MRC, or more accurately UKRI, will only consider accepting trial sponsor responsibilities in very limited circumstances. For UKRI to accept sponsorship, all of the following must apply:
- another organisation is not better placed to undertake the sponsor’s duties
- one or more UKRI employees will lead the trial (act as chief investigator) and accept responsibilities for the design or conduct of the trial
- the research proposal has been peer reviewed and approved for funding by the MRC or by a funder with equivalent assessment standards
- an MRC institute is able to exercise the sponsor’s duties.
UKRI may also agree to co-sponsor projects with another research organisation under certain circumstances, subject to appropriate agreements and controls, and providing that the above criteria are fulfilled.
UKRI will review whether they will accept sponsorship responsibility on a case by case basis. Please contact us to discuss.
Actions required for trials of medicinal products
Actions required of the chief investigator, likely to be principal investigator:
- review your trial with the sponsors to ensure that it complies with the UK regulations
- ensure you meet the authorisation and sponsorship requirements of the:
- Research Ethics Committees
- Health Research Authority
- NHS or Health and Social Care (HSC) Northern Ireland Research and Development
- send details of the sponsorship arrangements to MRC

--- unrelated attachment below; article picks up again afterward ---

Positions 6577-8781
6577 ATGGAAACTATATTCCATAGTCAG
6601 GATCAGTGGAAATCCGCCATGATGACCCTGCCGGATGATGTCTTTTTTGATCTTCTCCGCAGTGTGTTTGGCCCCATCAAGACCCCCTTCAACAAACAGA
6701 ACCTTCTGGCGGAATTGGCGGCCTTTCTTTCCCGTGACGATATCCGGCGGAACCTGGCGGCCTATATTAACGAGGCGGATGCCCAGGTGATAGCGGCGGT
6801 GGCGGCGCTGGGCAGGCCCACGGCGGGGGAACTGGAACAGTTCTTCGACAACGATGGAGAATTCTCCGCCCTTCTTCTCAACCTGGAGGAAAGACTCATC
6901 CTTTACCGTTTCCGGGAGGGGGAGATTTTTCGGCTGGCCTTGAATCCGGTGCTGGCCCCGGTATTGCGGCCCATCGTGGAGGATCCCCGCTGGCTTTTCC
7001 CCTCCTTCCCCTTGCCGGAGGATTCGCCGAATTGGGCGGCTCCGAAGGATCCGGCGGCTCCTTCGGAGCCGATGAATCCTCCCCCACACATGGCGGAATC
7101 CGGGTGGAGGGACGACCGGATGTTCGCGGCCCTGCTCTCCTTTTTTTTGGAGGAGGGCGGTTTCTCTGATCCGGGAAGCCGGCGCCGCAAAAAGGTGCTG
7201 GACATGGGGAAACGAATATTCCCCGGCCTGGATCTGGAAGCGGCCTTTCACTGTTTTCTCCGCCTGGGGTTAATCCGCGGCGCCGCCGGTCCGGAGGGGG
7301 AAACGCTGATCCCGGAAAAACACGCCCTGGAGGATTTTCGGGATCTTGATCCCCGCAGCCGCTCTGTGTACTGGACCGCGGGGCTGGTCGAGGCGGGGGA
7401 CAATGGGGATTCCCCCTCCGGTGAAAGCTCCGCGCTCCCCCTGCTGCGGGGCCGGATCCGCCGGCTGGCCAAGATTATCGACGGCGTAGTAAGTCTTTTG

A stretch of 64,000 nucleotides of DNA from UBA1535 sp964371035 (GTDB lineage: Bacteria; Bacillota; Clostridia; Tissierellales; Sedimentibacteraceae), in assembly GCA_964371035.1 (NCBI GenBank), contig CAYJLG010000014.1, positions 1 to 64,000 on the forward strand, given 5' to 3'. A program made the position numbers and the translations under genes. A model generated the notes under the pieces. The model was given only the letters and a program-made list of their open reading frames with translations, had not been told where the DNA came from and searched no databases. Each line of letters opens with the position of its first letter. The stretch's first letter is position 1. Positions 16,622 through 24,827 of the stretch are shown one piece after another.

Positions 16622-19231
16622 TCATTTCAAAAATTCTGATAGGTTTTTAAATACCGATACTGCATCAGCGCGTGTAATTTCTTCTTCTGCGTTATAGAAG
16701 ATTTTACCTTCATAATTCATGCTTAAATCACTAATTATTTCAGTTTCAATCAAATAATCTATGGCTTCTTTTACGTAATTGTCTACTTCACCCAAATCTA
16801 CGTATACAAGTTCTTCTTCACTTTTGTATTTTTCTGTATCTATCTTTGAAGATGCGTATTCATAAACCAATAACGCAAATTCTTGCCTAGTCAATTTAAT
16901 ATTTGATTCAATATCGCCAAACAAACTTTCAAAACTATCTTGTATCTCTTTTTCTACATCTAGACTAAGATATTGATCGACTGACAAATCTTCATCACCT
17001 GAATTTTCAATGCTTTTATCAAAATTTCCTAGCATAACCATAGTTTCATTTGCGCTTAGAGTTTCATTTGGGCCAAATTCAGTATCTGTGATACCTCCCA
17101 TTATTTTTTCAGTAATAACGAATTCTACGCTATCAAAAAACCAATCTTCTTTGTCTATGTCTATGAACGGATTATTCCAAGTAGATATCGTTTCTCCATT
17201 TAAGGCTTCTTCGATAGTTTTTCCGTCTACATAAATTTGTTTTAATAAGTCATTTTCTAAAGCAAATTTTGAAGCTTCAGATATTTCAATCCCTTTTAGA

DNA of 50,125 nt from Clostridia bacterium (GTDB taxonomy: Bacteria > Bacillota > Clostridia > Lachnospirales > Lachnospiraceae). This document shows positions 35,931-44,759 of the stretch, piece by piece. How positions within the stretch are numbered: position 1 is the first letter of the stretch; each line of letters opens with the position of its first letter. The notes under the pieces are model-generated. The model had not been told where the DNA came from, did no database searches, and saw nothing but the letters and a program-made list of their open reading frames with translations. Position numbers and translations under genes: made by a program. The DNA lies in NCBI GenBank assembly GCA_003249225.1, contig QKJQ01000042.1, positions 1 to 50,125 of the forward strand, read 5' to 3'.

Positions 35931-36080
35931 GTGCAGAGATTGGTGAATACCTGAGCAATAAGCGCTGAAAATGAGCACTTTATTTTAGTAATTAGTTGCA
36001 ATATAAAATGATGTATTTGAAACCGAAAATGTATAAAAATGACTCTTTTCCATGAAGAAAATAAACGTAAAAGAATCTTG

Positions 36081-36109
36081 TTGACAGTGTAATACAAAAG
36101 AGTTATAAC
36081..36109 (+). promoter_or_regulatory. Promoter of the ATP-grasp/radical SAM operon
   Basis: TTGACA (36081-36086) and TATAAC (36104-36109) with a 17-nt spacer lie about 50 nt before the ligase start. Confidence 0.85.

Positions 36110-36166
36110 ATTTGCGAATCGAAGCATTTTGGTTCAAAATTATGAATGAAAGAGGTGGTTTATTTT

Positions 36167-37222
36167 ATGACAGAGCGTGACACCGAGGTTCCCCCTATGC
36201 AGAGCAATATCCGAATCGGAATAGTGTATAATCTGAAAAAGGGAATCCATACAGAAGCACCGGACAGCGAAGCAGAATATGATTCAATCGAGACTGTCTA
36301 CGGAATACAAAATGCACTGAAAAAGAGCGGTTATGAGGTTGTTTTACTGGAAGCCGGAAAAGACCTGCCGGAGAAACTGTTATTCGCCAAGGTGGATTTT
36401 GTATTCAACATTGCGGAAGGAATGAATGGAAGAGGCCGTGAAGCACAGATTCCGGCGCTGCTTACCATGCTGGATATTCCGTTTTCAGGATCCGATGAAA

- ensure that your trial will be well managed and monitored in respect of any inherent risks, that the principles of good clinical practice are being applied effectively, and that your safety reporting systems are robust
- make sure that any substantial changes to your trial protocol are submitted to the MHRA and Research Ethics Committee as required.
Actions required of research organisations, including MRC institutes:
- ensure that appropriate arrangements for sponsorship are in place. Notify MRC directly about these or authorise the chief investigator to do so
- ensure that you can give MRC assurance that your institutional systems for research governance under the UK policy framework for health and social care research and the UK Clinical Trials Regulations are robust.
Approvals for research
Clinical trials involving human participants must have appropriate ethics and regulatory approvals before the trial starts.
Good trials management
Investigators and research organisations should review their systems for good clinical practice and safety reporting, based on a thorough analysis of the trial risks, the systems in place to manage the risks, and the regulatory requirements. Investigators and research managers should use MHRA guidance and refer to the Clinical Trials Tool Kit for advice on trial management and monitoring. Investigators undertaking global health trials should refer to the MRC guidance on the management of global health trials.
The MHRA is committed to taking a risk-based approach to its responsibility for inspection. Systems appropriate to one kind of trial should not be applied to other kinds of trial for which the risk profile is different. Investigators should consult MHRA if in doubt about the appropriate risk management systems to adopt.
MRC-funded trials should also comply with relevant MRC policies and guidance.
Contact for more information
For more information on the UK Clinical Trials Regulations, please see the Clinical Trials Tool Kit, or contact the MRC regulatory support centre: